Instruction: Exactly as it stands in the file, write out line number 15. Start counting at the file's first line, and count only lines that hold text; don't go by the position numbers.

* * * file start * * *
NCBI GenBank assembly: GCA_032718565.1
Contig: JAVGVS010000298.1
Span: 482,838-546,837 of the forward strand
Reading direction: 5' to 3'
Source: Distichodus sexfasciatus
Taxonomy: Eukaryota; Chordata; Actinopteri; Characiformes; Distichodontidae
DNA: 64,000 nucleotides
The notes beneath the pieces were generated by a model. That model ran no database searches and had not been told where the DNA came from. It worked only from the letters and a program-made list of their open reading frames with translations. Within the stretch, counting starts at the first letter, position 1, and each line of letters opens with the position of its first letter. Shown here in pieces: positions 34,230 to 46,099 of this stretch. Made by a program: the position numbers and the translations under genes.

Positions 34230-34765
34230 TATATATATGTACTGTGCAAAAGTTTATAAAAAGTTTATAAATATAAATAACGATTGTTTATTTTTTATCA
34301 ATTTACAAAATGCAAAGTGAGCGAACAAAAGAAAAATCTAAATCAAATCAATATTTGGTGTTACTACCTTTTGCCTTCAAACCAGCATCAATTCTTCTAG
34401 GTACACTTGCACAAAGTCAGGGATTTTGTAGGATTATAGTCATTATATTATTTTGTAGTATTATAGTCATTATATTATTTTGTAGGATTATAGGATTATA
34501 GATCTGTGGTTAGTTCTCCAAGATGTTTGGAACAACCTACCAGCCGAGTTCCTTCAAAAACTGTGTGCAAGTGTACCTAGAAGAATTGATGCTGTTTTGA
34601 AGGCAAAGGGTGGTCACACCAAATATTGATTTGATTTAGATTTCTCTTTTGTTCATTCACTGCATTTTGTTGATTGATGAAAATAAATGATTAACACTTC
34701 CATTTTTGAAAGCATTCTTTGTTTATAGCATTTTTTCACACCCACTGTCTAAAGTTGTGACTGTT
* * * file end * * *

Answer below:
34701 CATTTTTGAAAGCATTCTTTGTTTATAGCATTTTTTCACACCCACTGTCTAAAGTTGTGACTGTT